WEST BABYLON, N.Y. (CBSNewYork)– With Monday marking Memorial Day, many are thinking about families who have a history of military tradition as an honor and an obligation.
That’s the case for one Long Island family, and they are now fighting for the right for a son to one day serve.
Giggles come easy for Russell McCarthy, a playful 3-year-old. But some things later in life may not, CBS2’s Carolyn Gusoff reported..
Russell was born early with a mild case of Cerebral Palsy and wears a leg brace at night to correct a limp. Doctors say one day with therapy, the case will be undetectable. However, the diagnosis will remain on medical records, potentially disqualifying him from following in family footsteps.
The McCarthy family of West Babylon has a proud history of service.
“It means a lot not to take, but to serve and give back,” father Daniel McCarthy said.
They’re trying to convince officials that CP should not automatically disqualify someone from the Armed Forces, lobbying elected officials to sign a pledge.
“At least give him the chance, he could be the next general. He could be a great leader one day,” McCarthy said.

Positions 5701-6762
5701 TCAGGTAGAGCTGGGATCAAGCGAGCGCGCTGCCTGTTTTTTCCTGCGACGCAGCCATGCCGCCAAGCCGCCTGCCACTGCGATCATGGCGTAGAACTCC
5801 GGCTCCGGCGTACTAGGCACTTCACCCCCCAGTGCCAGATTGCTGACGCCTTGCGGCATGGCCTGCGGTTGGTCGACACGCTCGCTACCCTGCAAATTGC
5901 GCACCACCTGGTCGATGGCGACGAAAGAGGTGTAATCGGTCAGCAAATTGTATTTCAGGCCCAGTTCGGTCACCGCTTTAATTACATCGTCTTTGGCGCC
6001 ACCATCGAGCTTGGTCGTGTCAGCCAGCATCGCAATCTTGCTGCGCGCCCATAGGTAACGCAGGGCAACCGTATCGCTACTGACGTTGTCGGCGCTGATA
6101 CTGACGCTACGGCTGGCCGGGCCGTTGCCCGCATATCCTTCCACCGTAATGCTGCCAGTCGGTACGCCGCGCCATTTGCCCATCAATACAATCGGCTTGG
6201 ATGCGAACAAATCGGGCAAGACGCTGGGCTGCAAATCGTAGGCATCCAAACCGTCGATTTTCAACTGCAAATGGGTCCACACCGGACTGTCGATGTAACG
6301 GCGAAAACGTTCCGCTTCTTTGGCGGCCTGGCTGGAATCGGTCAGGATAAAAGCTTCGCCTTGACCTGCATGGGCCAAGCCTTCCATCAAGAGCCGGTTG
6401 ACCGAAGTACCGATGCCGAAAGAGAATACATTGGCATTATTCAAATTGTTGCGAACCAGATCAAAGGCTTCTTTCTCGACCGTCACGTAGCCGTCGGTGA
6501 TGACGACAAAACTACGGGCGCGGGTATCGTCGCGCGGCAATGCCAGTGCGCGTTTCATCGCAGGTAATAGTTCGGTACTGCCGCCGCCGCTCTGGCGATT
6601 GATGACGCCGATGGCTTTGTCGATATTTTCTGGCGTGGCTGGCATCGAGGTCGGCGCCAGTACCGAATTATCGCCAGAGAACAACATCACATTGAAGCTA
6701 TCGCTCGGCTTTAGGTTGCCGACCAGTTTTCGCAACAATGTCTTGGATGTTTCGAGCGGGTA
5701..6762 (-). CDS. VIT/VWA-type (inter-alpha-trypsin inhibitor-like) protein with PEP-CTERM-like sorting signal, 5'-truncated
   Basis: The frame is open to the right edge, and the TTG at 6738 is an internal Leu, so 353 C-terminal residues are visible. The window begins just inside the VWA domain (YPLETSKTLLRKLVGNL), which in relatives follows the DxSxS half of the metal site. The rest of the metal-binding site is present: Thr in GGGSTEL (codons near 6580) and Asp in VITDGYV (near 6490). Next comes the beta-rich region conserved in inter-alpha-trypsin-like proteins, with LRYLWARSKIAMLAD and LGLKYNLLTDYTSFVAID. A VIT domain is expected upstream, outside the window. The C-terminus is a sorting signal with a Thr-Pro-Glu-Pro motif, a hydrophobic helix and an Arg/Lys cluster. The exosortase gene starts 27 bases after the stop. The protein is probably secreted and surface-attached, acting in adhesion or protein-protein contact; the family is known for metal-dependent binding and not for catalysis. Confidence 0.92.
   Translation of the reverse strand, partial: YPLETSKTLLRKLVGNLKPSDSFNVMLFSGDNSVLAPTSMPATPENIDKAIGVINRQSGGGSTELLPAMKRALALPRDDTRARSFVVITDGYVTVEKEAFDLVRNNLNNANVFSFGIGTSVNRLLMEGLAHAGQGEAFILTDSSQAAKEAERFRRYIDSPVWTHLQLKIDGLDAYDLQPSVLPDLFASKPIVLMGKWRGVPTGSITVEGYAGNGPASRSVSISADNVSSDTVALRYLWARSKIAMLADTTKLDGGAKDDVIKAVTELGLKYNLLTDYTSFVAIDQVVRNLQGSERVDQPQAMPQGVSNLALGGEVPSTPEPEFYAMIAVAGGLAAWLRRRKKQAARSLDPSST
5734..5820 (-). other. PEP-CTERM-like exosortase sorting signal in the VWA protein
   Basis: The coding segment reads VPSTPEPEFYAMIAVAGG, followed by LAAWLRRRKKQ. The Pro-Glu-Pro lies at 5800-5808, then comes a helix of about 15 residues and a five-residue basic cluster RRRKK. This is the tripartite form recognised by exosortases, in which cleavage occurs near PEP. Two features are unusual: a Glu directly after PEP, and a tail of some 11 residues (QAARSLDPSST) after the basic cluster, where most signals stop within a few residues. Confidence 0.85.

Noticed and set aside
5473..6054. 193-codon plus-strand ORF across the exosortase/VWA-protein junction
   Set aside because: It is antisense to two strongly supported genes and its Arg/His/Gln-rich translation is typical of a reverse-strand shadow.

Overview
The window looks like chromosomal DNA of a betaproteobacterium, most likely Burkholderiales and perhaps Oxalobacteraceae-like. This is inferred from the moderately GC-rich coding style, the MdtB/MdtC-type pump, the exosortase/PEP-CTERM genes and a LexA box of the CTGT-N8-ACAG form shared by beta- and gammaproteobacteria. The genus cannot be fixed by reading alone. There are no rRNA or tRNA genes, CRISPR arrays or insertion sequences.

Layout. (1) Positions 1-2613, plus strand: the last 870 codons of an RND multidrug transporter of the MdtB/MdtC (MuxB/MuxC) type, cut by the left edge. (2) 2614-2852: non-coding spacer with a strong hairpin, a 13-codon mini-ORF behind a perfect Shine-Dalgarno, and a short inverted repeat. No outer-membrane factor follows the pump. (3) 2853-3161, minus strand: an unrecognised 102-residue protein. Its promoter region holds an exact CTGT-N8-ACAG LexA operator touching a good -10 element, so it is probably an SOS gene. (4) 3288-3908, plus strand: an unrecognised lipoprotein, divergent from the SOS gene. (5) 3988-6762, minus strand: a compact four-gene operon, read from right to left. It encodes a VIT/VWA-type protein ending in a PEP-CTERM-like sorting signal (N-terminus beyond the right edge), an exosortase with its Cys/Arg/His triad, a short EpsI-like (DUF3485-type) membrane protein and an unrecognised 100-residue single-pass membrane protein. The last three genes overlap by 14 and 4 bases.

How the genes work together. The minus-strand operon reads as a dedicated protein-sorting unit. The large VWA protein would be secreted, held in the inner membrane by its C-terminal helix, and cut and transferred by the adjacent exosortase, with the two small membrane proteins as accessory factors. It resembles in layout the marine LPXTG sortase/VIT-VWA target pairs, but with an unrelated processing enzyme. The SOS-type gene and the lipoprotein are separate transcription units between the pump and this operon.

The Department of Defense said “CP is not specifically listed as a disqualifying condition,” but ” individuals could be disqualified for service.”
But John Quinn said he has yet to find someone with CP allowed to take the physical. The retired naval SEAL hid his CP diagnosis for 20 years.
“If the military is saying we allow entry, but on a case-to-case basis, that sounds good — but I don’t believe that to be happening,” Quinn said.
Cerebral Palsy is not progressive and differs with each case.
“Everybody in life deserves options and to have the choice and if they were told ‘no’ automatically because they were labeled with CP that’s not fair,” mother Jessica McCarthy said.
Asked why they are launching this effort so soon, the McCarthys said it may take years and if they wait until Russell is 18, it could be too late.
A Department of Defense spokesperson says each service can waive a disqualification if, in the opinion of the service, the candidate is able to perform the physical and mental requirements required and the condition doesn’t constitute operational risk. There is no consideration being given to amending these standards.